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Lecture

RLG100Y1 Lecture Notes - Analects, Mahayana, Golden Rule


Department
Religion
Course Code
RLG100Y1
Professor
Andre Maintenay

Page:
of 3
Chinese Religions
Chinese history- linked to series of dynasties
Earliest archaeological evidence from Shang dynasty (c. 17th-11th c. BCE)
Belief in Supreme Being (Shangdi)
The dominant religions were often determined by the family in rule or dynasty, because of this dominant religion vary in
Chinese history (varying between Confucianism and Daoism for example)
A lack of distinction between divinity and higher power such as that in royalty is seen throughout their history, the belief
in whether god is transcendent or not
Zhou Dynasty (c. 1100-256 BCE) concept of Tian (general translated “Heaven”
Can also be in reference to a force rather than a thing or a place, a force in the universe
Can also be a moral principle, roughly similar to what the Greeks called the “Good”, a moral principle that everyone tries
to strive towards
A common issue brought up is where to draw the line between philosophy and religion?
Characteristics of ancient Chinese belief:
Many spirits/deities
Tyler (anthropologist) argues that many religions can trace their roots back to ancient animism
Veneration of ancestors are integrated in Confucianism and Daoism, more than just remembering your ancestors, it is
believing that they are powerful forces deserving of veneration
Discerning patterns in the natural world including divination
The idea that nature can be read like a book and if read correctly can guide one in their life, trying to come up with
answers to questions about life and such
Oracles used bones to answer question (similar to using tea leaves)
Manual of divination Yijing (I Ching)
Designed around 64 sets of hexagrams
Each has a principle associated with it (earth, mountain, water, wind, thunder, fire, lake, heaven, etc.)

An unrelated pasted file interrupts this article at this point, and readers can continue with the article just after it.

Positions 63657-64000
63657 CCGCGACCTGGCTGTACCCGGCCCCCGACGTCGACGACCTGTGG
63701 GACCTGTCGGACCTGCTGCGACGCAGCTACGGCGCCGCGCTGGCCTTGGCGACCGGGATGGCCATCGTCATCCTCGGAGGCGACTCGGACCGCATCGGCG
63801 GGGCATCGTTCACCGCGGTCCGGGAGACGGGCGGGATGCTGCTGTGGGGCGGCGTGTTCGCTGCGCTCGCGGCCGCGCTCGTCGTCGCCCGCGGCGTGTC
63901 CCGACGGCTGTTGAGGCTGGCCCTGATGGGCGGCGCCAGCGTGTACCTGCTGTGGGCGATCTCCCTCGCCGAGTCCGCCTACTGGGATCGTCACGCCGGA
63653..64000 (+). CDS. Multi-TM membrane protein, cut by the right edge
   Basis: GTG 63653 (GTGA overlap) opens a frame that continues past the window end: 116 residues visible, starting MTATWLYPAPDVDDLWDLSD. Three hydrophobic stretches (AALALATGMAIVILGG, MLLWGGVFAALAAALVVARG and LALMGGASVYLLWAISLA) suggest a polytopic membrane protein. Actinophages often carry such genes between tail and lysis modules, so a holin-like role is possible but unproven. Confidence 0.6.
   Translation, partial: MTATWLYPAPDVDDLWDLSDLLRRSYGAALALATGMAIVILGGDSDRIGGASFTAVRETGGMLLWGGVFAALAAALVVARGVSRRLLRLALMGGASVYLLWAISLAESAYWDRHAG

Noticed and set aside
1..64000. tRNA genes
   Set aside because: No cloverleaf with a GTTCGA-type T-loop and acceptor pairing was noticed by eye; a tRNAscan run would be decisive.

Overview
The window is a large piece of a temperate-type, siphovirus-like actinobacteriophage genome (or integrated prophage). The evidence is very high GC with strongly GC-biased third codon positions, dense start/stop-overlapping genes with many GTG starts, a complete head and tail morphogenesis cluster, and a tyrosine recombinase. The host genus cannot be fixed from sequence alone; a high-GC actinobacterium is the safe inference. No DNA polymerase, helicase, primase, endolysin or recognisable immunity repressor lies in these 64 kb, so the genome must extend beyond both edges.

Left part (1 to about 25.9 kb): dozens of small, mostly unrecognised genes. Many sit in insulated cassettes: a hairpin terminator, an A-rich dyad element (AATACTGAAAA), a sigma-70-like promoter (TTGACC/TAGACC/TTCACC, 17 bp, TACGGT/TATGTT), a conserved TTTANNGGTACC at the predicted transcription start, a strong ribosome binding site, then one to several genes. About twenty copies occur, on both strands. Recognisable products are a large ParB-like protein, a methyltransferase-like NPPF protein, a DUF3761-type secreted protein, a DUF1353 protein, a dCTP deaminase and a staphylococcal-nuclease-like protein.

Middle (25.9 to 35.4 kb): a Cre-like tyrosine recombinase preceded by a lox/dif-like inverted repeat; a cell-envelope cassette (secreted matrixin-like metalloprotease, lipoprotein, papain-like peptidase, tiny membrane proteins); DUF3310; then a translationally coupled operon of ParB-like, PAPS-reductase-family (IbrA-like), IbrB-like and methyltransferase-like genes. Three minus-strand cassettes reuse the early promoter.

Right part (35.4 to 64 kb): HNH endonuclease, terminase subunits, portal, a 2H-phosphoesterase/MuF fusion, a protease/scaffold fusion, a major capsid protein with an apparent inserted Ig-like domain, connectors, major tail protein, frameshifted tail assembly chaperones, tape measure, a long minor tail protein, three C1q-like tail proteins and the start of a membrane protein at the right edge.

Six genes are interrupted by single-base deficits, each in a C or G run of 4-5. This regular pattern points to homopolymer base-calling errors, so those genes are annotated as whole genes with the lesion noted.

- Used by oracles using sticks that were strewn on the floor and used to answer questions based on their
resemblance to trigrams.
Complementary forces of the universe yang and yin
- Light/dark, hot/cold, male/female, etc. (complementary pairs)
- Daoism and Confucianism are described as yin and yang in that they are different but complement each other.
- Is associated with Daoism but is actually much older
- They are not opposites, not in conflict with one another, they are necessarily in combination
Emphasis on balance and harmony
- One can argue that the purpose of many Chinese religions is to achieve balance and harmony (unlike that of Hinduism
which is to achieve a higher reality)
Emphasis on figure of the wise sage
- Similar to gurus, prophets, yogis. However, sages are not people who will become ascetics or to foretell of what
consequences are to come. Sages are very wise figures
Emphasis on syncretism
- Positively combining/blending of different religions
- Prevalent everywhere, there isn’t a religion that has all their concepts and beliefs unique to themselves
- Is especially true in the Chinese and Japanese religions. Within China, there is syncretism between Confucianism, Daoism,
and Buddhism
Confucianism, Daoism, Buddhism the ‘three philosophies’ (or doctrines) were all roughly contemporary to what is called the
Axial age.
Confucius Latinised form of Kongfuzi (“Master Kong”)
- Actual name Kong Qiu (6th c. BCE)
- Worked in civil service, teacher/lecturer. He himself did not actually write anything down, instead his followers wrote
down his sayings and there is much debate as to how much later these sayings were recorded
- Included saying on how to be good civil servants, however, the one thing he did not write about is religion which adds to